Even that ideal job we dream of having will have its downsides. If you really want to aim for a top career, you will need to accept there will still be parts of it you dislike or don’t enjoy. Just as an athlete must take grueling and often punishing training schedules to acquire the necessary fitness levels to win those medals. Just as a movie star must spend long hours of solitude learning scripts and endure long shoots in difficult locations away from home for months on end.

In his book Born for This, Chris Guillebeau talks about the Joy-Money-Flow model: “winning the career lottery,” he says, “happens at the intersection between work that you like to do, work that supports and sustains you financially, and work that you’re really good at.” In short, it’s possible to do a job you love and get paid for it, but inevitably you’ve got to put the effort in and sometimes that means doing things you really don’t want to do, don’t like and don’t enjoy.


The people who are the most successful are the people who stick to their goals, no matter how often they must do tasks and jobs that they dislike in order to get there. Such people understand that although we live in a society which is continually looking for the next best hack, the only way to derive success for the long term is to work at it. This means that there’s no one trick to get us to our goals, but rather a steely determination to get the job done.

Sacrifice is the key word here. Everything we do in our lives involves a sacrifice of some sort. Whether that be in our roles as parents, partners, friends or workers, life will regularly hand us restrictions and force us to decide or balance up our options. Yet, if we care enough and want it enough, we’ll be more successful by working through those tougher of times.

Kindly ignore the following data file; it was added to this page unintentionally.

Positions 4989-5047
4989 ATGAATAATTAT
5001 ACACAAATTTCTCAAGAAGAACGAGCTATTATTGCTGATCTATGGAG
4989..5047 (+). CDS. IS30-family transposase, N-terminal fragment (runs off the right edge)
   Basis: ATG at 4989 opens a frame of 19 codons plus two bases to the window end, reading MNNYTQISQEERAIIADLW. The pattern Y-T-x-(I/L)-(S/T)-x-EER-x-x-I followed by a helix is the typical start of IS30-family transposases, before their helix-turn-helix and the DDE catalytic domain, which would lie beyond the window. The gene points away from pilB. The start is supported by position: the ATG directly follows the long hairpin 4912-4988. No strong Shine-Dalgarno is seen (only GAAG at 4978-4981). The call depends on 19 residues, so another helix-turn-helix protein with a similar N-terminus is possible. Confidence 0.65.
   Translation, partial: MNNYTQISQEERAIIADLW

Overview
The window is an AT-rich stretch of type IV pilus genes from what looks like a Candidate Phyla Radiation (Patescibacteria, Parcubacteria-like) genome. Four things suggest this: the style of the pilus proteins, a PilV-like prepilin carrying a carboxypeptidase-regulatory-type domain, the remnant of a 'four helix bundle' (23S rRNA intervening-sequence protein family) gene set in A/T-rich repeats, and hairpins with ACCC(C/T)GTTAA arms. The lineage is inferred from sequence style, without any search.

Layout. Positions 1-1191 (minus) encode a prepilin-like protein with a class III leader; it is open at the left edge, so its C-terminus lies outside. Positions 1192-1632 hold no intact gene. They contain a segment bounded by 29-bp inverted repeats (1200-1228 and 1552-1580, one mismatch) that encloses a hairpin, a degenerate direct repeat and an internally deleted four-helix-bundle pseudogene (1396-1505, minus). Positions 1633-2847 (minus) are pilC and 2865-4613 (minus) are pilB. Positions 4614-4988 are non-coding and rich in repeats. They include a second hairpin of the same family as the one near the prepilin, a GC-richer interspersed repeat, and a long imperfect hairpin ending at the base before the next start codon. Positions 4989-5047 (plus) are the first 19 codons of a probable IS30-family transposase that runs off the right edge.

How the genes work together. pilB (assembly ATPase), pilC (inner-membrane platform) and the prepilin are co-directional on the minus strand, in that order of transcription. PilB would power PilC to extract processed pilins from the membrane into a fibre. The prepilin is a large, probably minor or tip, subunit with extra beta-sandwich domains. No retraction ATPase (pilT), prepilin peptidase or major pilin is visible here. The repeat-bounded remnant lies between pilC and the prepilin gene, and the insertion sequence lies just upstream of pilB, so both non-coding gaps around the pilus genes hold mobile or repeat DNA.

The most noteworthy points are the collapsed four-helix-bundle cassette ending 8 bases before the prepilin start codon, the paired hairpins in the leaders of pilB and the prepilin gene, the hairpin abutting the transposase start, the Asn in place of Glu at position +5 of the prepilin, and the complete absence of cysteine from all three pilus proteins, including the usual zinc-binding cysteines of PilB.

For the Olympic athlete, building resistance means pushing through the pain threshold to get the best training times. Whereas for those of us working, it means doing those tedious tasks that we may feel are below us and are often unrewarding. It’s all about persisting when faced with situations we really don’t like and seeing things through to completion rather than only applying ourselves to the tasks we like and enjoy.


So many people believe they can find that perfect job which will offer complete satisfaction at all times and that will neither feel like nor require hard work in return. Unfortunately, by developing this mindset, you are fooling yourself. Nothing, not even your dream job, can be pleasurable or uplifting all the time, and if you don’t believe and accept this you set yourself up to feel deluded and disappointed.

Instead, by redesigning your current life and working to make subtle changes, you can turn this mindset around and use it to your advantage. This is a vital and much needed technique for anyone when looking for a new job or wanting to maximize the enjoyment of your current job. Just as an athlete can’t win events without training, neither can a professional or entrepreneur succeed without doing tasks they dislike. Once you train your mind to accept this, you give yourself a much better mindset when facing those tasks you don’t like.

When you find yourself faced with tasks you hate or actively dislike the key to success is to do them first. All successful people share in common a trait of doing the things they don’t want to do first. They understand that getting the jobs that we hate done first makes us feel like a winner because we are immediately free from the dread of having to attend to them later rather than have them weigh heavily on our mind through the day. When you attend to unwanted tasks first you feel good about yourself all day because you are free to get on with doing what you enjoy and do best.

Aditi Raman Shridhar is an Indian writer and health & wellness instructor.

Owena Press Limited (Publisher of The Hope Newspaper), Akure